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Penn State Health adds respiratory therapy to virtual Intensive Care

Respiratory therapy will be added to Penn State Health’s virtual intensive care services at two medical centers, effective Monday, May 1.

“The service will provide an additional set of eyes and expertise to monitor and manage critically ill patients throughout the health system,” said Dr. Will Hazard, director of virtual intensive care, or vICU. “The addition of virtual respiratory care will support bedside care teams when caring for complex patients or when a respiratory therapist may be caring for other patients or not be immediately available. In addition, tasks such as charting, alarm management and best practices can, to a large extent, be performed virtually, offloading some of these tasks from the in-person respiratory therapist.”

Virtual respiratory therapy increases Penn State Health’s capacity to serve a larger patient population, particularly in the midst of a national shortage of certified respiratory therapists. “A respiratory therapist will staff the virtual ICU, along with other vICU providers, from 11 p.m. to 7 a.m. seven days a week, supporting care for patients and communicating with bedside staff through two-way audio/video connections,” said Dana Stauffer, Respiratory Therapy administrative director at Penn State Health Milton S. Hershey Medical Center.

Initially, the Milton S. Hershey Medical Center and Penn State Health Lancaster Medical Center will provide the new virtual service, with expansion to other Penn State Health medical centers planned. Penn State Health assumed virtual ICU operations internally last fall, including assistance with new admissions documentation, pain reassessment, quality initiative audits during rounding, predictive analytics to gauge high-risk patients and monitoring of other unit patients during a code.

“Virtual respiratory therapists increase accessibility to care, providing layered services in hospitals that may be challenged to fully staff respiratory therapy, particularly during the night,” Hazard said. “The virtual respiratory therapy services will enable us to break down geographical barriers to quality respiratory care that may be influenced by local staff shortages in regions Penn State Health serves.”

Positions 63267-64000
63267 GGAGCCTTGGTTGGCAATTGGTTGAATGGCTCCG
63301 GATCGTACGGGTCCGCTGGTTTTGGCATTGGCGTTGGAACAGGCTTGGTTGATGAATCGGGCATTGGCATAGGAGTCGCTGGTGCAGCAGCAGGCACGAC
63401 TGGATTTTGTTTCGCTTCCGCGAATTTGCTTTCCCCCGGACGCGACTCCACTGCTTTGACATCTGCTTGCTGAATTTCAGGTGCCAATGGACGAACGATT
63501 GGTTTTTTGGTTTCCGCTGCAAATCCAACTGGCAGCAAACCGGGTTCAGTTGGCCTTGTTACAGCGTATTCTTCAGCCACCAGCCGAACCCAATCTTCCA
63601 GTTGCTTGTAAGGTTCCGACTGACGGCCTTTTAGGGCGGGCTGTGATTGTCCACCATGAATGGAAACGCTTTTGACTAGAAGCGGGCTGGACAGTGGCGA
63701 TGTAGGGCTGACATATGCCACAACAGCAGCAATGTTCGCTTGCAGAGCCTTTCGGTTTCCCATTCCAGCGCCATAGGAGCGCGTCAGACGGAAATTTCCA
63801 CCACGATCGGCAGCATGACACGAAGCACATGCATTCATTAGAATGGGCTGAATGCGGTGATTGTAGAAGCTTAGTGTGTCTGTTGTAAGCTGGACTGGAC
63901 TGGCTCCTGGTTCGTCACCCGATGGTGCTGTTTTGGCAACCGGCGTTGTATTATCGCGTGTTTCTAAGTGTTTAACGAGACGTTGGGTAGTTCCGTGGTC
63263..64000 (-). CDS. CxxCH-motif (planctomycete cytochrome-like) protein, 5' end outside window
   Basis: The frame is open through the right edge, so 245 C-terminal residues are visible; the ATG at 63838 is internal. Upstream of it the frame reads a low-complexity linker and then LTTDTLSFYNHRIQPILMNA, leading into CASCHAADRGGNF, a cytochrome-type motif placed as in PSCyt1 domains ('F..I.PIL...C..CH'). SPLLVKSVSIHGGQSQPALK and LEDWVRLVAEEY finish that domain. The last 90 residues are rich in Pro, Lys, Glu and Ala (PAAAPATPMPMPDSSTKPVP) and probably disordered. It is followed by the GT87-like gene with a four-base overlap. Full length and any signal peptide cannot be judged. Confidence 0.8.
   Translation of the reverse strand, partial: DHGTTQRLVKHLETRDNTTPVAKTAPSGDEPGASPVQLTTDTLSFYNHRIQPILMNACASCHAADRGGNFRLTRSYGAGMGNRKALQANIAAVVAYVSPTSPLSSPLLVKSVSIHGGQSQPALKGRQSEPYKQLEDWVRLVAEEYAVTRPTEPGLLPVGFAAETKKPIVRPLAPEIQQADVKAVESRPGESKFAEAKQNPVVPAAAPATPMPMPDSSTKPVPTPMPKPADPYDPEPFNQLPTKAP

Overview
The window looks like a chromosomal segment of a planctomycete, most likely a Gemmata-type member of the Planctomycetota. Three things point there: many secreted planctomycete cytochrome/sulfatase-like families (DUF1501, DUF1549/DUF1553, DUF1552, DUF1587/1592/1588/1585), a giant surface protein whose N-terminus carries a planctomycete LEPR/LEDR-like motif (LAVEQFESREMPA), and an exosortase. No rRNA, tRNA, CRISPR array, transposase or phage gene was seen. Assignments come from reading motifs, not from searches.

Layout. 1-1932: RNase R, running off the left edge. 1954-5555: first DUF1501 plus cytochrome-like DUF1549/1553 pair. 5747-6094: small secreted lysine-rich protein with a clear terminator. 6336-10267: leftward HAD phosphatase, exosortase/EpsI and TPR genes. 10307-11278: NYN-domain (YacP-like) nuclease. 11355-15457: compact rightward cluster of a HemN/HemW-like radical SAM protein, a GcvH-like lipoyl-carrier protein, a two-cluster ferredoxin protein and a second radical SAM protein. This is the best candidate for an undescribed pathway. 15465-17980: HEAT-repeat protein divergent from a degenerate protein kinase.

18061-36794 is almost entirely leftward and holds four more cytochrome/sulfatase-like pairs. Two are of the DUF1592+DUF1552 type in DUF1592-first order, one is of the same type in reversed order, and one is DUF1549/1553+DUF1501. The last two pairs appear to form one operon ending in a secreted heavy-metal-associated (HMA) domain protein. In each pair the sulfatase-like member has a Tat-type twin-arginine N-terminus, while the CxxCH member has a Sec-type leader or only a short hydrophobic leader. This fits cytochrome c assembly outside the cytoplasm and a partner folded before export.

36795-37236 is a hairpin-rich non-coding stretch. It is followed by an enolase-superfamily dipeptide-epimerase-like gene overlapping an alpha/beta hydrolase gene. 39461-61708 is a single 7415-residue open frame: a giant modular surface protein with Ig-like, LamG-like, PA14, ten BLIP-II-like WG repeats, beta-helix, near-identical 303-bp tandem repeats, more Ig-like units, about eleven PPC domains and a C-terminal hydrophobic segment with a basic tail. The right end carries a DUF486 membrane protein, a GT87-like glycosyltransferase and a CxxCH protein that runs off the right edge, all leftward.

“The virtual service can range from helping to manage a difficult-to-ventilate patient to monitoring oxygen administration to a patient experiencing shortness of breath, as well as ventilator management and review of new patients’ respiratory issues. In addition, the focus and continuity of virtual respiratory therapists may detect subtle patient changes, prompting interventions that can result in better patient outcomes,” Stauffer said.

Virtual services streamline communications among members of a patient’s care team, improving overall quality and continuity of care, Hazard noted. “This function will help to facilitate weaning from mechanical ventilation, troubleshoot alarms, alternate and adapt to individual patients with different modes of ventilation and help to facilitate continuing patient engagement and education, extremely important but also time-consuming and challenging functions, especially when patient care demands are high. In addition, the service provides cost-effective, high-quality respiratory care to hospitals that may have varying acuity and patient census. This program will allow us to immediately scale respiratory therapy services at a moment’s notice to address increased workload.”

Efforts to add respiratory therapy to the vICU program began in the fall. The work required review of department workflow, shadowing of registered nurses in the virtual care program and familiarizing respiratory therapy team members with the software used by the vICU, Stauffer explained. CLEW Medical’s cloud-based virtual ICU platform uses artificial intelligence-based predictive analytics, providing clinicians with comprehensive information on current and predicted patient conditions.

All services provided through Penn State Health’s virtual ICU coordinate with bedside providers, intensive-care clinicians connecting with on-site staff through technology. Specially trained critical care nurses remotely provide round-the-clock monitoring and regular check-ins with patients, the technology immediately alerting the bedside care team of urgent situations. During the night, the vICU expands its scope by using critical care physicians to treat acute issues that may arise, stabilizing patients and maintaining care plans, Hazard said.

The benefits of virtual intensive care include prompt evaluations in collaboration with the bedside care team, access to clinical expertise regardless of patient location and an added layer of safety, resulting in peace of mind for patients and their family members. The system maintains patient privacy by notifying occupants of the room with a doorbell-style chime indicating the camera has been turned on.

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